Straight to the Source: Interviewing via Twitter

Corellas, by Nick Moir (@nampix). Used with permission.

TOPIC: Using Twitter to find a person to interview.

THE CHALLENGE: A short interview with someone you find on Twitter who could be considered a household name. For example, students last year managed to conduct short interviews with Premier Barry O’Farrell, entertainer Dave Hughes, and veteran journo Peter Harvey. You can choose anyone you like, but one word of advice: keep your ambitions realistic. You’re less likely to get a response from Justin Bieber or Lady Gaga than you are from someone local, for example Magda Szubanski. You must ask, and receive responses to, at least three questions. You can find people on Twitter in two ways: 1) use the search field on the Twitter site; or 2) Google “name+Twitter”. The latter method works pretty well – if your chosen interviewee has a Twitter account, their account will turn up in the search results. One tip: check their past tweets to ensure their account is active.

YOU MAY conduct your interview using another means of communication (email, phone, face to face) but you must be able to show that your first approach was made to your subject via Twitter.

READ: Some guidelines by Dan Reimold. He’s not a fan of using Twitter to approach people for interviews, but gives some good advice here anyway: Twitter Interview Requests: #Innovative or #Epicfail?  And a couple of reasons you should use Twitter to interview, offered by blogger Jeff Goins on his blog.


Twitter must drive PR people crazy, for a number of reasons. One, it’s very hard to use it to spread information of a promotions and marketing nature – Twitter’s too much of a conversation for people to just swallow spin. It’s extremely easy for a PR message to spiral out of control, ending in a marketing disaster (which isn’t to say it’s not a lot of fun to watch!)

If you’re a PR agent for a celeb, the person you represent can tweet on their own behalf, rather than having you run their account. That means anyone and everyone can tweet questions and requests at them, cutting you out of the exchange entirely. Annoying!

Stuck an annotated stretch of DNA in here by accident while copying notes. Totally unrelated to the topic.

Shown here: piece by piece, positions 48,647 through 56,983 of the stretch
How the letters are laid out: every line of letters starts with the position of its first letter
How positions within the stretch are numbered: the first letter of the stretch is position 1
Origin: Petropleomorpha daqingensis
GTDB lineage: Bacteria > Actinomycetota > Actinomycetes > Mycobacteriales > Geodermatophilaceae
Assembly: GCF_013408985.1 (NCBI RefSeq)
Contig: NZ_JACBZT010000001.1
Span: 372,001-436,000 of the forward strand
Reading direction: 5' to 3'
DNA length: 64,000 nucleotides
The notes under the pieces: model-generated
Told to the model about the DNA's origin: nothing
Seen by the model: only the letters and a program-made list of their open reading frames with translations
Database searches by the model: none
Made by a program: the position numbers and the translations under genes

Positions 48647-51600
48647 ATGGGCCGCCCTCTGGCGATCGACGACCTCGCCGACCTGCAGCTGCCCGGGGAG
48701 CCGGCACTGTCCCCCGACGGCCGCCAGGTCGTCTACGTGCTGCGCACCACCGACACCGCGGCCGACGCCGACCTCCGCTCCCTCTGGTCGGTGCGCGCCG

But journalists and curious media students love Twitter for that very reason – we can approach someone directly without having to negotiate with a team of minders. 2011 Diploma student Brian managed to conduct a pretty extensive interview with Barry O’Farrell which would never have happened if he’d been forced to follow the traditional paths necessary to obtain an interview. As a TAFE student, he couldn’t even have leapt the first hurdle: the media advisor. Brian might have tried to email O’Farrell directly, but the Premier’s email accounts are managed by those same advisors. And unless you’re a very senior political correspondent there’s no way of catching O’Farrell on the phone. So what’s an enterprising J-school student to do? Tweet!

In your efforts to find someone to interview, you should think of a few likely names, in case you have no luck with your first attempts. You need to find your intended interviewee on Twitter, and direct a tweet “@” them. It’s very important to introduce yourself, remain polite, and use proper English (not text-speak). Because it’s very hard to do all of that in a 140-character message, it’s ok to send more than one tweet. You might indicate that your first tweet is one of three, for example, by adding “1/3” to the end of it, then “2/3” to the next, and “3/3” to the final one. Another way of getting around the length issue is to use Twitlonger, which allows you to use more than 140 characters in a tweet. I urge you to try the former method first, because it’s easier for your targeted interviewee to read three quick tweets in succession from you than it is to go to a third-party net-based app.

Before you approach your interviewee, do some research and find out a bit about them. Decide on a theme to your interview, and write some questions. Because your interview will most likely be short and sweet, you might think of an unusual or surprising theme – one example from last year was a series of questions about what the person had on their iPod, and why. You might also ask about current events or issues, such as politicians’ entitlements, or same sex marriage. Your questions should be clear and to the point, because it will be awkward for your interviewee to ask for clarification or explanation. Remember: if you get a”yes” from your target, he or she may mean right now, so you want to be prepared.

Have fun!


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